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How to Repair Your Wetsuit

It’s that classic moment when all the stars seemingly aligned for a surf trip your friends invited you to for the weekend; no work, no plans, no prior obligations.

And the discovery of a ripped wetsuit the night before.

Buried at the bottom of that one surf bin most likely in the corner of your garage that you haven’t checked since last winter – your beloved wetsuit can be found spread at the seams along the shoulders or knees, and if you’re lucky, with a slight urine stench lingering from desperate measures.

While some surfers have the self-control of not peeing in their wetsuits and the luxury of affording a new wetsuit at any inconvenience, just a single tear can make or break a wetsuit’s functionality and can be salvaged when one isn’t ready to give their wetsuit up just yet.

Here’s some things we’ve learned about repairing wetsuits.

Supplies Needed to Repair A Wetsuit

The main essentials for repairing a wetsuit (depending on it being a small rip or larger tear) include:

  • Neoprene strips/patches

  • Scissors

  • Iron

  • Alcohol

  • Heavy Object

  • Repair Adhesive or Neoprene Cement

How to Fix A Tear in Your Wetsuit

The best way to mend a tear in your wetsuit is using an adhesive made specifically for wetsuits.

Some of the best brands are Aquaseal, GEAR AID Neoprene Patch, Neoprene Queen, or Neoprene Contact Cement.

The best way to use these adhesives is when there is a fin slice or tear that isn’t too big and can be patched up with these liquid drying substances without affecting the shape of the wetsuit. 

For most of these you just follow the directions given, but you want to make sure your wetsuit is completely dry and cleaned with alcohol to rid of any dirt or sand.

How to Sew a Wetsuit Tear

Most holes and tears won’t require any sewing but in desperation, sewing can be an easy fix for larger holes. 

All you’ll need is wetsuit cement, dental floss and a sewing needle.

First, you'll apply the neoprene cement on the inside and outside of the suit along the seams.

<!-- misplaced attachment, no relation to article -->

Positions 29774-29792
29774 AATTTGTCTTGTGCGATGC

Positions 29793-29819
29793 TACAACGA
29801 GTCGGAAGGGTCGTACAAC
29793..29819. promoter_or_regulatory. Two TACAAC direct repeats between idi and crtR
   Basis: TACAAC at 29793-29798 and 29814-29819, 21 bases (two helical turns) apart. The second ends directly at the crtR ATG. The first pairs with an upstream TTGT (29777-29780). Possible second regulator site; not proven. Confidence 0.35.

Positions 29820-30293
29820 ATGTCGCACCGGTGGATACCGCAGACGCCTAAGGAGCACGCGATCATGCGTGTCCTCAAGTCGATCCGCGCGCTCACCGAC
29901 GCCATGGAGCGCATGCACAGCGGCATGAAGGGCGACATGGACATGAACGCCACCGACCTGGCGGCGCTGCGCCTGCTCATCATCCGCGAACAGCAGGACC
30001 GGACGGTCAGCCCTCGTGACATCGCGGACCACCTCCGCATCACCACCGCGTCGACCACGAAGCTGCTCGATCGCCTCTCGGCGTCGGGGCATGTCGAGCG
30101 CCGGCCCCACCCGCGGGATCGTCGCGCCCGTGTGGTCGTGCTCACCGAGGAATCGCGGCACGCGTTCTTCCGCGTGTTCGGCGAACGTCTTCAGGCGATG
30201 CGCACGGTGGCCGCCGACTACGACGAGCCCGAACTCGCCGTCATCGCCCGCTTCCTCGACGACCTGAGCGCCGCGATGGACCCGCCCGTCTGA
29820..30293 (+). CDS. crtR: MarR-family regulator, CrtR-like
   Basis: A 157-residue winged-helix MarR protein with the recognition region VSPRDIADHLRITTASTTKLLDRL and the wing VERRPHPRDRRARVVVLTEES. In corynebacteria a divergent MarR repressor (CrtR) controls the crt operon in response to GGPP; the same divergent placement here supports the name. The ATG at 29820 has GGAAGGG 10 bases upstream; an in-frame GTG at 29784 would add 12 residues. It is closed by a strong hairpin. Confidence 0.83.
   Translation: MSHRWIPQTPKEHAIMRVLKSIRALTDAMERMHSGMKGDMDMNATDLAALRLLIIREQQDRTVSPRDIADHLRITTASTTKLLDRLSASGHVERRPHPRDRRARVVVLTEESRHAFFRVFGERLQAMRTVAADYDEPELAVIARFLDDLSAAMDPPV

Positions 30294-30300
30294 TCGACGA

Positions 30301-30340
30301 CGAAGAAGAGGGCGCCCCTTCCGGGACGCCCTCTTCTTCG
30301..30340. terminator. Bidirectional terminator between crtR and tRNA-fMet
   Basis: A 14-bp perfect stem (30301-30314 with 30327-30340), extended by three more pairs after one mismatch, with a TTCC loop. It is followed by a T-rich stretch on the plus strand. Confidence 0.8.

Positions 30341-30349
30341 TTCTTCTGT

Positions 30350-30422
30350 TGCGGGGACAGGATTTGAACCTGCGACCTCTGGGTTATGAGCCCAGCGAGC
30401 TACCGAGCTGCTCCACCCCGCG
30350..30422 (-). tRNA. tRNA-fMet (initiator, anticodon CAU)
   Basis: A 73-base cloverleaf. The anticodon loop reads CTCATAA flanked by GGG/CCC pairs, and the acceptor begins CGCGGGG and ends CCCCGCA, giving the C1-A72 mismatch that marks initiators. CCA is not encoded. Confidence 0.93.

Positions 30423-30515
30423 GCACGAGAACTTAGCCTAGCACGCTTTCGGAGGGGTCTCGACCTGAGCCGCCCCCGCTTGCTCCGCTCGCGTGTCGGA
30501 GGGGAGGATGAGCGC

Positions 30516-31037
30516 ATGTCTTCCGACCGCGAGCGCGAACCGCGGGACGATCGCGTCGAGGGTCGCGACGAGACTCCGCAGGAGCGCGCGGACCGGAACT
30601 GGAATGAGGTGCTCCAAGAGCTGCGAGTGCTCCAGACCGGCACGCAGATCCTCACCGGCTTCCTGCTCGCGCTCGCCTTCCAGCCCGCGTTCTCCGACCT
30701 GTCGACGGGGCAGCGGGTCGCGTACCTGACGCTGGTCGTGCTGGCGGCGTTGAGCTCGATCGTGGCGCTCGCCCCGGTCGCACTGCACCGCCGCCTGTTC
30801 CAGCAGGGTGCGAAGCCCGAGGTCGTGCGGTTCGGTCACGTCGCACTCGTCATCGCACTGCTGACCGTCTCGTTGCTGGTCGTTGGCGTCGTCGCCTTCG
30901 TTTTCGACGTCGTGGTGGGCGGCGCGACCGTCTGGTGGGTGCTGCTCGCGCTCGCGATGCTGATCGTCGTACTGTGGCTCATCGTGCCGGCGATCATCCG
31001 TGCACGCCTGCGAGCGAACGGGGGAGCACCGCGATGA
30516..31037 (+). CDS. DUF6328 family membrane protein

Secondly, put the dental floss through the eye of the needle and tie a knot at the end and thread through the seam.

Sew the dental floss through the seam and finally apply another coat of neoprene cement over the floss and let dry overnight.

Wake up the next morning, grab your repaired wetty and go on that surf trip with your friends.

How to Stop Your Wetsuit From Leaking

If your wetsuit is leaking or letting in water every duck dive, it could be the best option to cut out a patch of another wetsuit or buy neoprene patches and iron on over the leaky spot. 

The best way to iron on a neoprene patch is to cut the neoprene patch to the size of the tear with a bit of overlayering, place shielding paper over the patch an iron on the patch, keep ironing until it is fully steamed onto the wetsuit and you should be set.

How to Prevent Damage to Your Wetsuit

Keeping your wetsuit clean and dry is essential to make it long lasting.

After a surf, make sure to rinse your wetsuit out with fresh water and hang it up on a thick hanger that can hold the weight.

To prevent any sun damage, hang it to dry in a cool, dry place in the shade. 

Hanging it by the shoulders can cause the shoulders to rip or loosen, so the best way is to fold it at the waist over the hanger.

It can also help to avoid wire or metal hangers that can cause rust stains or extra tension on the wetsuit.

The Bottom Line: Wetsuit Repair

While it may seem high maintenance to keep a wetsuit up to standard, it’s worth the work to keep it clean and in one piece.

If there comes a time when a seam breaks or there’s a tear, there are multiple options for a quick fix.

Hopefully this can get your squared away and back in the water for the remainder of winter!


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